For tropical forest trees, seed dispersal can significantly enhance seedling establishment. Undispersed seeds deposited near the maternal tree may face ecological stressors such as low light, kin competition, and pest pressure. According to one classic hypothesis (known as the Janzen-Connell hypothesis), excessive seed and seedling mortality should occur near the maternal parent and other conspecific adults (those of the same species), where high progeny densities attract species-specific natural enemies. Soil-borne pathogens, such as the seedling-killing class of oomycetes (fungus-like microorganisms), may represent a particular challenge for seedlings recruiting near conspecifics. From an ecological perspective, seed dispersal may increase the probability that seeds escape pathogen pressure or are deposited in favorable germination sites such as light gaps. Because pathogens may differentiate at fine spatial scales and interact directly with host genotypes, seed dispersal may also provide a genetic means of escape from local pathogens. My research combines field experiments with genomic tools in the lab to investigate the ecological and genetic advantages of seed dispersal.
I conduct my field research at the Bilsa Biological Research Station, a 3,500-hectare reserve adjacent to the larger Mache-Chindul Ecological Reserve in northwestern Ecuador. Together, these reserves protect highly threatened Chocó forest, which is considered a biodiversity hotspot. My focal species, Pentagonia macrophylla, is an understory tree, widely distributed throughout the Neotropics. It belongs to the Rubiaceae family, which also includes all coffee plants. Large, multi-seeded fruits of Pentagonia macrophylla are dispersed by birds, primates, and bats.
Left: Pentagonia macrophylla seeds germinating in a petri dish before planting. Middle: One-month-old seedlings germinating in the greenhouse. Right: Adult Pentagonia macrophylla tree.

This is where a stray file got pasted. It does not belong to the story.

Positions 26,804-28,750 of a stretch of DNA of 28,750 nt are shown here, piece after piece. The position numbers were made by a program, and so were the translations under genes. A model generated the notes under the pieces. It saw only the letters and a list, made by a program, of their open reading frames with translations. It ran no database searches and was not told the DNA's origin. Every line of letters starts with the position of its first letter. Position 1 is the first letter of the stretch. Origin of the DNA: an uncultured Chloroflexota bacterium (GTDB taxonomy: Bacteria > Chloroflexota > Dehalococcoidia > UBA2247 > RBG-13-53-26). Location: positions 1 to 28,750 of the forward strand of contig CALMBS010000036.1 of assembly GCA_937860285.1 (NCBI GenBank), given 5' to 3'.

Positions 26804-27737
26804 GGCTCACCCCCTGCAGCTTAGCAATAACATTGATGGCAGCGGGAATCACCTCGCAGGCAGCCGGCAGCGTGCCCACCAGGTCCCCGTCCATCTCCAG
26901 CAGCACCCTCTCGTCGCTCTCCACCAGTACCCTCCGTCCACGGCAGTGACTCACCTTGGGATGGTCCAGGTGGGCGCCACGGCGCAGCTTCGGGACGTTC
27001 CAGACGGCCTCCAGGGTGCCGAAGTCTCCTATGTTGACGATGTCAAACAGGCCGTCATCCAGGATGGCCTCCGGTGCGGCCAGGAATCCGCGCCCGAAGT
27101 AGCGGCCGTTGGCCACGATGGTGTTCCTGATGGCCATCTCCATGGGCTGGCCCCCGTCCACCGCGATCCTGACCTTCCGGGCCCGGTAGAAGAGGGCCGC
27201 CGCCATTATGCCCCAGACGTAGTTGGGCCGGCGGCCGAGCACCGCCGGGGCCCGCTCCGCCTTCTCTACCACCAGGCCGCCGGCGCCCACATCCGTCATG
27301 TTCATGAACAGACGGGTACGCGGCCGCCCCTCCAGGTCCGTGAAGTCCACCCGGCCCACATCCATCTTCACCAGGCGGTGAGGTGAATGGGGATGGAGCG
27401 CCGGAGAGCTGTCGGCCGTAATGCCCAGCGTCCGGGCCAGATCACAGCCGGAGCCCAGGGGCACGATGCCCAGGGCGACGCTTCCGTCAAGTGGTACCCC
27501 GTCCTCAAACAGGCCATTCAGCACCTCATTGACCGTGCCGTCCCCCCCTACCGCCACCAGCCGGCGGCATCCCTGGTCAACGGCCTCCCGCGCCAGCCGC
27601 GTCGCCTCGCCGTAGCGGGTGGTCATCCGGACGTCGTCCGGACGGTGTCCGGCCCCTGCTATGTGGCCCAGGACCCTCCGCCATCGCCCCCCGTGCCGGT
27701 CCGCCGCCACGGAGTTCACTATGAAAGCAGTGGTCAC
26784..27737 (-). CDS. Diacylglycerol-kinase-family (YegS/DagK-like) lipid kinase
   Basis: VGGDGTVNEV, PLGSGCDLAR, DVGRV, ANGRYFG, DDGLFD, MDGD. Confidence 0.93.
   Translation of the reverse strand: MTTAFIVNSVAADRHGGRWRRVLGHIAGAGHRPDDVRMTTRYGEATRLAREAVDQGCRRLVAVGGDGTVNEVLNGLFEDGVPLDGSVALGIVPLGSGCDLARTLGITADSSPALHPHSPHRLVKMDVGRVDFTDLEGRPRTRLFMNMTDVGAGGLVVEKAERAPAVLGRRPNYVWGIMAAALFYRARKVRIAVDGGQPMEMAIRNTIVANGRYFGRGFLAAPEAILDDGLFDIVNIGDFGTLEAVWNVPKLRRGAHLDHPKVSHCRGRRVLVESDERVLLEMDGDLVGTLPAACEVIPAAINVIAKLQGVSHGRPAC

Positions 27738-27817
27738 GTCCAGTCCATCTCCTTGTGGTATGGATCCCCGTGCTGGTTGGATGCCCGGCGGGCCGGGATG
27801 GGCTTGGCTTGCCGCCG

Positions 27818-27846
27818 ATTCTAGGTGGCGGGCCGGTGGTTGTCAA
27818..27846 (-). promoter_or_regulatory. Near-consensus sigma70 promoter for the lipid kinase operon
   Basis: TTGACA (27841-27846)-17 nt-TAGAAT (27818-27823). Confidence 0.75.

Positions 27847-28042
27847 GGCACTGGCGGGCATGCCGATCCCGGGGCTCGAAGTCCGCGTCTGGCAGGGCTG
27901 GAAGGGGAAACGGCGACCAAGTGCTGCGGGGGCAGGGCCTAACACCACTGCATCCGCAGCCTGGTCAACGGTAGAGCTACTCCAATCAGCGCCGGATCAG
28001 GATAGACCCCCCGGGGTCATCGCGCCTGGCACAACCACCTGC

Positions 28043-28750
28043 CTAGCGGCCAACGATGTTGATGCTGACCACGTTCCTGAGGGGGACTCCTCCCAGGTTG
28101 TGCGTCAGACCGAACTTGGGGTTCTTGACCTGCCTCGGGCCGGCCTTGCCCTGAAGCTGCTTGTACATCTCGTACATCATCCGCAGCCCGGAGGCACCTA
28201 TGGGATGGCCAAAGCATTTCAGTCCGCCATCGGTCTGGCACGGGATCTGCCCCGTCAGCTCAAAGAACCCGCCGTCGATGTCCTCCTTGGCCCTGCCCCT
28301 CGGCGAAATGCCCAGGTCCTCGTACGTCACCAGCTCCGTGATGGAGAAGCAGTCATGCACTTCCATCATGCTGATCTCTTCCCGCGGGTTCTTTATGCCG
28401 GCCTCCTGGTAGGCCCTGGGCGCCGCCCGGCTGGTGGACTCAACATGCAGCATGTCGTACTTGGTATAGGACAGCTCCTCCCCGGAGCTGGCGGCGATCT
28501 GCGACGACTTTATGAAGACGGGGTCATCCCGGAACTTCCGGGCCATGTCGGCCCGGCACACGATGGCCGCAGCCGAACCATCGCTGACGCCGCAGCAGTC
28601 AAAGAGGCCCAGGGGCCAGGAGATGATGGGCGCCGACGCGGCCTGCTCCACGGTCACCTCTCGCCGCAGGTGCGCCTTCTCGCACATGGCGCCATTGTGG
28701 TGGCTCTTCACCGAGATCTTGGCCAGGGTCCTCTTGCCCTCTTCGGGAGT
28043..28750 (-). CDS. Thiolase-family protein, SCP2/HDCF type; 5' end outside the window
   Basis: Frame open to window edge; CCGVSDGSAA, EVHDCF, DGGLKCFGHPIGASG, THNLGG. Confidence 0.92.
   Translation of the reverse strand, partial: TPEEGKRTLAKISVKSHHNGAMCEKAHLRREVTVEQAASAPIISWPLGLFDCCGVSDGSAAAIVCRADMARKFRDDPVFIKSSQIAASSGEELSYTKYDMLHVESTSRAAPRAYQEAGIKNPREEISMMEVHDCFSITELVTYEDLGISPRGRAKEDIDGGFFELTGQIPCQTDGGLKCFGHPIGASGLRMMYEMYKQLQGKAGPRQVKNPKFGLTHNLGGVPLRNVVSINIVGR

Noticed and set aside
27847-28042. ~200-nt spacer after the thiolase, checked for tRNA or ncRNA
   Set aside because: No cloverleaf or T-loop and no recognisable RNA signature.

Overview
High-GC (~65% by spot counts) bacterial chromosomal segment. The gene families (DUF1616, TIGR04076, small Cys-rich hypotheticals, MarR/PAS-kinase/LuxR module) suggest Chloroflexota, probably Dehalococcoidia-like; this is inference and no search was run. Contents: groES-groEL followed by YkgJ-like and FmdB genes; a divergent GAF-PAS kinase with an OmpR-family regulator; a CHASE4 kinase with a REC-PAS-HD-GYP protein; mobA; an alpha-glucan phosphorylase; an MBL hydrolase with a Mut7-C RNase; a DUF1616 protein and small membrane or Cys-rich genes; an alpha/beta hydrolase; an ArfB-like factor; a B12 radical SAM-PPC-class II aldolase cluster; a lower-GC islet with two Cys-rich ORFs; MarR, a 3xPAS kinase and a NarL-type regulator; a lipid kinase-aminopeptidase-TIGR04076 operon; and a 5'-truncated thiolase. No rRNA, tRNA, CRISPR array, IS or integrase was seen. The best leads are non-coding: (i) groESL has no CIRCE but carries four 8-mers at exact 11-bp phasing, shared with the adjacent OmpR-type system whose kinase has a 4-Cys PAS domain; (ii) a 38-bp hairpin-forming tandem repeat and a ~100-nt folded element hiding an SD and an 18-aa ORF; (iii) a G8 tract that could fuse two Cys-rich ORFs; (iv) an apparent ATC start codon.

This year, I spent six weeks at the Bilsa reserve studying the ecological role of dispersal with the assistance of an agroforestry student from Ecuador, as well as volunteers from Bilsa. To do this, we set up a small-scale greenhouse experiment to test the effect of soil microsite and pathogens on seedling growth and mortality. Seeds in the experiment were harvested from six maternal sources and soil quadrats were excavated from three nearby “home” sites and one “away” site (2.5 km) per source tree. In total, we planted 128 seeds per source tree among the four soil types, half of which received a fungicide treatment targeting oomycetes.
Left: Field team member José Zambrano holding an excavated soil quadrant. Right: Stephanie Steele preparing seedling pots for the greenhouse experiment.
Lending support to a Janzen-Connell effect, preliminary results showed a trend for increased growth and reduced mortality at away sites relative to home sites. Fungicide treatment further decreased mortality at home sites, supporting a potential pathogen effect. During my next field season, I will use seedling transplant experiments to test the advantages of dispersal under natural conditions. This research will be coupled with tissue sampling for ribonucleic acid (RNA) extractions to test the hypothesis that seedling genotypes affect successful seedling recruitment. Thus far, we have mapped and collected tissue from 106 Pentagonia macrophylla adults, 54 juveniles, and 549 seedlings. By integrating findings from traditional field experiments with cutting edge genomic tools, this work will demonstrate the way that seed dispersal affects both seedling survival and the underlying genetic diversity of seed populations.
Photo Credits: Stephanie Steele and José Zambrano